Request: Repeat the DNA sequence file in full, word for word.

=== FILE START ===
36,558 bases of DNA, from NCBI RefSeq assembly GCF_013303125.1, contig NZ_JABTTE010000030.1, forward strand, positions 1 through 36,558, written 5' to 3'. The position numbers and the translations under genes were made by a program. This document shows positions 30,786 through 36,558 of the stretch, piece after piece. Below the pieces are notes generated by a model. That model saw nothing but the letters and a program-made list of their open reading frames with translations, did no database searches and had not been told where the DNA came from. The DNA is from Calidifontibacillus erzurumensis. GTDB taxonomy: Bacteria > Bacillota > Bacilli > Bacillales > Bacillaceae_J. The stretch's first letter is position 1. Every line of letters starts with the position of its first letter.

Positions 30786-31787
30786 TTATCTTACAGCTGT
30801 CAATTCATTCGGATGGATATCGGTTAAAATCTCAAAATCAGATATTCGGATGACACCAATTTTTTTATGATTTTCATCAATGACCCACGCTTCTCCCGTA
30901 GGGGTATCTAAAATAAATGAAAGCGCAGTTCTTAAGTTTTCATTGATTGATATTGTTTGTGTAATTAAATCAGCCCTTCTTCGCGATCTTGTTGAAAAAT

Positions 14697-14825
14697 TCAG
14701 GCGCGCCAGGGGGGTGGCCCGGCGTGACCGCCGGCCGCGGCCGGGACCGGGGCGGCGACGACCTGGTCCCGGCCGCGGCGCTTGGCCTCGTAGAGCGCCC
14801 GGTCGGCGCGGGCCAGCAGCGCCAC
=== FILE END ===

36,558 bases of DNA, from NCBI RefSeq assembly GCF_013303125.1, contig NZ_JABTTE010000030.1, forward strand, positions 1 through 36,558, written 5' to 3'. The position numbers and the translations under genes were made by a program. This document shows positions 30,786 through 36,558 of the stretch, piece after piece. Below the pieces are notes generated by a model. That model saw nothing but the letters and a program-made list of their open reading frames with translations, did no database searches and had not been told where the DNA came from. The DNA is from Calidifontibacillus erzurumensis. GTDB taxonomy: Bacteria > Bacillota > Bacilli > Bacillales > Bacillaceae_J. The stretch's first letter is position 1. Every line of letters starts with the position of its first letter.

Positions 30786-31787
30786 TTATCTTACAGCTGT
30801 CAATTCATTCGGATGGATATCGGTTAAAATCTCAAAATCAGATATTCGGATGACACCAATTTTTTTATGATTTTCATCAATGACCCACGCTTCTCCCGTA
30901 GGGGTATCTAAAATAAATGAAAGCGCAGTTCTTAAGTTTTCATTGATTGATATTGTTTGTGTAATTAAATCAGCCCTTCTTCGCGATCTTGTTGAAAAAT

Positions 14697-14825
14697 TCAG
14701 GCGCGCCAGGGGGGTGGCCCGGCGTGACCGCCGGCCGCGGCCGGGACCGGGGCGGCGACGACCTGGTCCCGGCCGCGGCGCTTGGCCTCGTAGAGCGCCC
14801 GGTCGGCGCGGGCCAGCAGCGCCAC